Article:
Witnesses

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Abstract
The meaning of definite descriptions (like ‘the King of France’, ‘the girl’, etc.) has been a central topic in philosophy and linguistics for the past century. Indefinites (‘Something is on the floor’, ‘A child sat down’, etc.) have been relatively neglected in philosophy, under the assumption that they can be unproblematically treated as existential quantifiers. However, an important tradition in linguistic semantics, drawing from Stoic logic, draws out patterns which suggest that indefinites are not well treated simply as existential quantifiers. There are two broad classes of response to puzzles like this, e-type and dynamic. These approaches raise deep foundational questions. Inter alia, both require revisionary notions of sentential content and non-classical treatments of the connectives. The proper treatment of (in)definites is thus of crucial importance to philosophical questions about the nature of content, the meaning of (in)definites, and the logic of natural language. In this paper I develop a new approach to (in)definites. On my theory, contents are static, and indefinites have the truth-conditions of existential quantifiers. But they also have a secondary role: they have a witness presupposition which requires that, if the indefinite’s truth is witnessed by any individual, then some such individual is assigned to their variable. This means that indefinites license subsequent anaphora to their witnesses. Crucially, the connectives in this system are classical. This shows that we can account for the behavior of (in)definites with resources that are much more conservative than those deployed by e-type or dynamic theories—and in particular, with a classical notion of content and connectives.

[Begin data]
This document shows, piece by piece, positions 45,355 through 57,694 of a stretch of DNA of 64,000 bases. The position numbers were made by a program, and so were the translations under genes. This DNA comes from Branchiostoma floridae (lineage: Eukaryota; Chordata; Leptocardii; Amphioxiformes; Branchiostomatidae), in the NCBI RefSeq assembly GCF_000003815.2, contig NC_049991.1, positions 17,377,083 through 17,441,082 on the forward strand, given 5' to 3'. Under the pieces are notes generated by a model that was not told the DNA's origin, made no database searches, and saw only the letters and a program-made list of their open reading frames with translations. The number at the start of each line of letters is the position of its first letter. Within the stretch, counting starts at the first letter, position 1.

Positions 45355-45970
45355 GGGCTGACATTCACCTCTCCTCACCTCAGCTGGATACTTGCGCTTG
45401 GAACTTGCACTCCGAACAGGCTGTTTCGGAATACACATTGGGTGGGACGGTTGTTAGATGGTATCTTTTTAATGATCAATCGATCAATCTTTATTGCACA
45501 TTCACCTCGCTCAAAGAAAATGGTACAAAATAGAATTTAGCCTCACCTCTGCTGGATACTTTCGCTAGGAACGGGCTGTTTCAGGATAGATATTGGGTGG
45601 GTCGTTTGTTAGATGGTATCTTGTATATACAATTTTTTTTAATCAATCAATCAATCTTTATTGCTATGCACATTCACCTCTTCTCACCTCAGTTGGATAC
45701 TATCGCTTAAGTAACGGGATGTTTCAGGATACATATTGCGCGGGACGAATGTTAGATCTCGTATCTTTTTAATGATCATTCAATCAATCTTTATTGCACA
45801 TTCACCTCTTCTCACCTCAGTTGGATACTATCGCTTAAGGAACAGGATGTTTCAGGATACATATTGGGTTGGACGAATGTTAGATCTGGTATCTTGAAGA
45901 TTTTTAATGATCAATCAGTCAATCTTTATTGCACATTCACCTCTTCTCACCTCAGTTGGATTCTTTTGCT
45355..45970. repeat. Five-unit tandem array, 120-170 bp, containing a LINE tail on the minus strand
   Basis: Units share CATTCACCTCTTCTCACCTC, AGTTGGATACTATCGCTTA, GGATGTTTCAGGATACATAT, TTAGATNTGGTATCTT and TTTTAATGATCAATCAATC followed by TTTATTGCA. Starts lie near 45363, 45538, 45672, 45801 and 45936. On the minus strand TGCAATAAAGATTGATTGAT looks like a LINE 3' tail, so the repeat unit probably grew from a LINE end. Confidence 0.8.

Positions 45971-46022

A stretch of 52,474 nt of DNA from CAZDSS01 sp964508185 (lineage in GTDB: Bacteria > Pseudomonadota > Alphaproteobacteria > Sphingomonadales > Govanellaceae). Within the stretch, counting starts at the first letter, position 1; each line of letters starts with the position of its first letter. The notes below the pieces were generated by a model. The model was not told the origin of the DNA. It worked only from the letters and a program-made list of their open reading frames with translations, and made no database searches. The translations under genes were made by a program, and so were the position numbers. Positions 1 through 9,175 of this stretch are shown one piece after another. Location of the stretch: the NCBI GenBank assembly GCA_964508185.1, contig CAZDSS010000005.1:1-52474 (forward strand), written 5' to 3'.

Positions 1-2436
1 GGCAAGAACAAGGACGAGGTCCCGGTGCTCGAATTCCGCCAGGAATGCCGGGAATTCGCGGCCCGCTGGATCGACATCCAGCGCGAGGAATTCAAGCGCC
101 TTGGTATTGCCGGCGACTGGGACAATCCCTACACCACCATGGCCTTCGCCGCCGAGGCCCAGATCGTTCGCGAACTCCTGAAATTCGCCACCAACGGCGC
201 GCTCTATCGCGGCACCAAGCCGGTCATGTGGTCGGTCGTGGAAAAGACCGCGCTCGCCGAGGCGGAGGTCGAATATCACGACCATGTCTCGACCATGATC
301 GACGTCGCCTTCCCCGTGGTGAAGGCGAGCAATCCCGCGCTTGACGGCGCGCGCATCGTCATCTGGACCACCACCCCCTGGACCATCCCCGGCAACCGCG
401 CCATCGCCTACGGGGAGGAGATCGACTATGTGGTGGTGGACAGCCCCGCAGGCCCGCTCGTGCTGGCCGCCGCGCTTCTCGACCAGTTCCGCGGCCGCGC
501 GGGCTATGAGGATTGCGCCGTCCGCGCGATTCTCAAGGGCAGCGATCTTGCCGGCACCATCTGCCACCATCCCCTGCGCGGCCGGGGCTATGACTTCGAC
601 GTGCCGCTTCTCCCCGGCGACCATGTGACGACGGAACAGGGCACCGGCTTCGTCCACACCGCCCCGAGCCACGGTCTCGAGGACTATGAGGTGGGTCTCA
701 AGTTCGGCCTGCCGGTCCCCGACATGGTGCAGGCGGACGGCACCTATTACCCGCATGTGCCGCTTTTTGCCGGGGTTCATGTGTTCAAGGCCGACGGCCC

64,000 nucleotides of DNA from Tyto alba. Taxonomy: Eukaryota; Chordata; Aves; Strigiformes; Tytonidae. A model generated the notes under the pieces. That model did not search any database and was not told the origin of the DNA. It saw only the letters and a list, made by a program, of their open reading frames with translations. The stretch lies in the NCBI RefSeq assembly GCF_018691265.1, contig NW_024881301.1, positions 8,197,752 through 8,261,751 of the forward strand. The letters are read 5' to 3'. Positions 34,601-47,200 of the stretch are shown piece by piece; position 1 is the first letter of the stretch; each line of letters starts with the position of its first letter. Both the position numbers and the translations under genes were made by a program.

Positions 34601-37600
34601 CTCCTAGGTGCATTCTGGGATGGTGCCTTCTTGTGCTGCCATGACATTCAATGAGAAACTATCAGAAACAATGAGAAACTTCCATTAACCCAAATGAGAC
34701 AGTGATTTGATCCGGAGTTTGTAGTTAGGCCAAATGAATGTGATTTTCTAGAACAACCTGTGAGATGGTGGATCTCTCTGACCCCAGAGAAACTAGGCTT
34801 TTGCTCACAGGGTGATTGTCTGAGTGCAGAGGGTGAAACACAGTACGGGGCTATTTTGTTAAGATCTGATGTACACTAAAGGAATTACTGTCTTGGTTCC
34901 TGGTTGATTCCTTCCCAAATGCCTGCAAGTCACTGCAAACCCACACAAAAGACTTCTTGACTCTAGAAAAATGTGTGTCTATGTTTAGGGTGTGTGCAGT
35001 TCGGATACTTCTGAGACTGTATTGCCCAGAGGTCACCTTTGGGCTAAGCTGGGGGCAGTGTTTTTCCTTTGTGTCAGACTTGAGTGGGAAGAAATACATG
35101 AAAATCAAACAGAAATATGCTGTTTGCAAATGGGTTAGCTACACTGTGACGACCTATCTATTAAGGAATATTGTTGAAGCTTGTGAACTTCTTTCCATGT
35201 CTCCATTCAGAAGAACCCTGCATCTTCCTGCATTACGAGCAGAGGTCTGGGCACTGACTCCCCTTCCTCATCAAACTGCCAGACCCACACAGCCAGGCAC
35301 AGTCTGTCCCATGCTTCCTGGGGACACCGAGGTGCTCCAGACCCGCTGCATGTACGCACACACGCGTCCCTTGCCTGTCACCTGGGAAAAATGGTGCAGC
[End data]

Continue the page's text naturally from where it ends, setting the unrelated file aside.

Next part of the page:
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First archival date: 2020-09-04
Latest version: 2 (2020-10-20)
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2020-09-04

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